As women’s incomes increase, so does the risk of domestic violence

In the SNS report “Women’s economic conditions and domestic violence”, economist Sanna Ericsson shows that women benefitting from increased economic empowerment is associated with an increased risk of domestic violence. There is also an increased probability that the man in the marriage seeks care for anxiety, depression or for having suffered physical abuse. One explanation for this “backlash effect” may be that the traditional balance of power in the relationship is altered.

Sanna Ericsson has analysed the relationship between women’s incomes and the risk of experiencing domestic violence. These results indicate what is referred to as a backlash effect. This means that increased incomes for women result in a greater risk of being exposed to domestic violence.

“I was surprised that this is the situation in Sweden, which is often presented as one of the most gender-equal countries in the world”, says Sanna Ericsson, PhD in economics at the Lund University School of Economics and Management.

Some groups are also more affected than others. The risk is particularly high for women with a higher level of education, women over the age of 45 and women having been married for more than five years

By utilising a unique data material, Ericsson has also been able to link information on the woman’s income to how the man in the marriage is affected. The results indicate that the probability of men seeking care for anxiety, substance abuse or having been exposed to violence goes up with increased incomes for women.

“This further strengthens the hypothesis of a backlash effect. It is possible to argue that when the woman’s income increases, the traditional balance of power in the relationship is altered. This might lead to the man feeling inadequate, which further increases destructive behaviours”, says Ericsson.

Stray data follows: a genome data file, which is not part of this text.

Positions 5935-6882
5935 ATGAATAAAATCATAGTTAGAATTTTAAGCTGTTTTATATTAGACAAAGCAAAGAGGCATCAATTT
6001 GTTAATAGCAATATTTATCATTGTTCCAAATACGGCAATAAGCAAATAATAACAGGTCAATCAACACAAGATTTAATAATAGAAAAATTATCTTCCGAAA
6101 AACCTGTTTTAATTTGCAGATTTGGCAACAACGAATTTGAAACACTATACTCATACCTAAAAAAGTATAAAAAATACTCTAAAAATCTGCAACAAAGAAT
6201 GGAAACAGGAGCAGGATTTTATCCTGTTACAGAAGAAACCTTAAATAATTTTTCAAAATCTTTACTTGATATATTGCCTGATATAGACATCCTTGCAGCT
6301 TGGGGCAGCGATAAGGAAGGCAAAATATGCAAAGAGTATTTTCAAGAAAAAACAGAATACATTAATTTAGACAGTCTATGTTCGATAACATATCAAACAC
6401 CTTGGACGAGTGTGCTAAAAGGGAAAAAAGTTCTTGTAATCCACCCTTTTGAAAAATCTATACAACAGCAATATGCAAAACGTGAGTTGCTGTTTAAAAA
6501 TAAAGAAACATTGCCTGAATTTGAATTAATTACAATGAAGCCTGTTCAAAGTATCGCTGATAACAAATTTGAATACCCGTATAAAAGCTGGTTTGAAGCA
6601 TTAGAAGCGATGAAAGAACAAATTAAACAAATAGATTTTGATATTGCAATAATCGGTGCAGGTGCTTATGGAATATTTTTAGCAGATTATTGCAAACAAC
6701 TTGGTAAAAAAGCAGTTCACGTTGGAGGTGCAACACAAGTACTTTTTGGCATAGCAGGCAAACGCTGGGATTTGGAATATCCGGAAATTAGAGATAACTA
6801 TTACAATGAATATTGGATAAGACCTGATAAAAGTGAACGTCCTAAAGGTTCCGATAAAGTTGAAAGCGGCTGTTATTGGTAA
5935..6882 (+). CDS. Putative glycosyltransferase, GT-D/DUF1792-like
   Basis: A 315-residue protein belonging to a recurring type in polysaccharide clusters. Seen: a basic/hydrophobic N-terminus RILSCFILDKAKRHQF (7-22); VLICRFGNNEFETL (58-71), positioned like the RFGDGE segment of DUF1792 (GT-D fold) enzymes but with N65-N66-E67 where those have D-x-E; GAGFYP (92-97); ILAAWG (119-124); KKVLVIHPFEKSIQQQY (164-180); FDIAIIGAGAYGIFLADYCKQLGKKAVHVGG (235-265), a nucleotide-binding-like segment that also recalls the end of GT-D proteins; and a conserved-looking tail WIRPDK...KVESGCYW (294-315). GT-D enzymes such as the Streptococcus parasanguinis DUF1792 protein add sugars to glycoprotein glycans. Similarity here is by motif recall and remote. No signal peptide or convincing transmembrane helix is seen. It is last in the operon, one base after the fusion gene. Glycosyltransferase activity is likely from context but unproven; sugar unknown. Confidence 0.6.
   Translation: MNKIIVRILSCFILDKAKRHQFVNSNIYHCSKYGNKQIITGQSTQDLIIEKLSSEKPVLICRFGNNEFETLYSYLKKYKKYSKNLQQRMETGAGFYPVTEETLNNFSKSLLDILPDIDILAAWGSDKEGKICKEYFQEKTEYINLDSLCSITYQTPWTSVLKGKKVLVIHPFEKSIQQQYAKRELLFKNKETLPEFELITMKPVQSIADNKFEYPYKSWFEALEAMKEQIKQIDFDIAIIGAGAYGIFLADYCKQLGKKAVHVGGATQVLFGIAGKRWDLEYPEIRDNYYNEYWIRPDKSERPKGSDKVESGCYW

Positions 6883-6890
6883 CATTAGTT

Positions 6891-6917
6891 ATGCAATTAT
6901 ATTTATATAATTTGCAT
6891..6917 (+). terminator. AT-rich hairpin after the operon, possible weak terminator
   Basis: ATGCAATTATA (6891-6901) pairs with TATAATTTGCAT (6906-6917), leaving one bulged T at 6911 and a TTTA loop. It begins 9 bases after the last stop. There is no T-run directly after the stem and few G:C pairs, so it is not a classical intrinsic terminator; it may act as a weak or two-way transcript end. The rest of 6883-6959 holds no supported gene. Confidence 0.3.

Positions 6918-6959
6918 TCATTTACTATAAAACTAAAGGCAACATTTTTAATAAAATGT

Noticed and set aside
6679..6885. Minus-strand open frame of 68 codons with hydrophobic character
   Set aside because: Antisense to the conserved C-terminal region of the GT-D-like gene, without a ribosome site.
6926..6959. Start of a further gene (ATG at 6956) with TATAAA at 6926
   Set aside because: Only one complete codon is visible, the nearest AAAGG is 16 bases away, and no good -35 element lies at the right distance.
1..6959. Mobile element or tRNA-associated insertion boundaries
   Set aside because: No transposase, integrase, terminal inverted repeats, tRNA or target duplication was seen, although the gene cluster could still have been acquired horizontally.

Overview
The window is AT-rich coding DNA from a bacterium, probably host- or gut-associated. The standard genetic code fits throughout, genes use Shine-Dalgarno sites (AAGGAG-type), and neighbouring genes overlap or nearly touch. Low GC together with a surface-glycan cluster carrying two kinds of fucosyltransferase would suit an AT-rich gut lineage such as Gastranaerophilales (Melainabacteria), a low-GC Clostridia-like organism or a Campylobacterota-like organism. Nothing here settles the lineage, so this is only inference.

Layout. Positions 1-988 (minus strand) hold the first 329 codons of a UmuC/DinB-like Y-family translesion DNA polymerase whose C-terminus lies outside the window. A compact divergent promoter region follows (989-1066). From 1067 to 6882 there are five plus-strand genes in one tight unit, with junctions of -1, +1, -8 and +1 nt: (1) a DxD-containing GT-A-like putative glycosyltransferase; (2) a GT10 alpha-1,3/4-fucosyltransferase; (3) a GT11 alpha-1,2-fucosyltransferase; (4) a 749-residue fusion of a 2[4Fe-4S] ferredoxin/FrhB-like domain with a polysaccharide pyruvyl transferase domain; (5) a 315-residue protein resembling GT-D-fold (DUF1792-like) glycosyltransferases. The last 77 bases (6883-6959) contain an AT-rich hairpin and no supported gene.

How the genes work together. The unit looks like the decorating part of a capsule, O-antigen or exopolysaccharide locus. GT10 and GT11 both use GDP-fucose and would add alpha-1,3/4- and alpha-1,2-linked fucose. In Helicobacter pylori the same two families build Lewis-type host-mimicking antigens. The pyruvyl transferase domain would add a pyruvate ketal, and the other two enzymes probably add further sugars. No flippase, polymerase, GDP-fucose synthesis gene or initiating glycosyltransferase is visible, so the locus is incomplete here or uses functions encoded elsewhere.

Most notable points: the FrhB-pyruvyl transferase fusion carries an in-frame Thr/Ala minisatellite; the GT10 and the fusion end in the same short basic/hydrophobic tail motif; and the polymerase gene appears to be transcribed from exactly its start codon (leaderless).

Ericsson emphasises that there are many difficulties involved in studying these relationships. The number of unrecorded cases is probably large and hospital visits in all likelihood only show the tip of an iceberg. In combination with other methodological challenges, this makes it harder to carry out the analysis. However, given the key position of this issue in gender equality efforts, we must continue to seek to understand what leads to what. Otherwise, according to Ericsson, it will be difficult to design suitable measures.

About the report

The analysis is based on a data sample consisting of just over 900,000 women followed during the period of 2001–2011. The women included in the study are aged between 20 and 65 and have been in a heterosexual marriage during the entire or part of the period being studied. By using unique personal serial numbers, it is possible to identify the women’s husband, children, income, municipality in which they reside and other demographic factors to then link these to healthcare visit data.

In the study, women’s incomes are measured via expected income, a measure of income created by using several variables, including municipality in which the individual resides. It is necessary to measure income in this way in order to address what is referred to as reverse causality, a common problem when working with economic data.

Download the SNS Research Brief 66. Female Economic Empowerment and Domestic Violence. English summary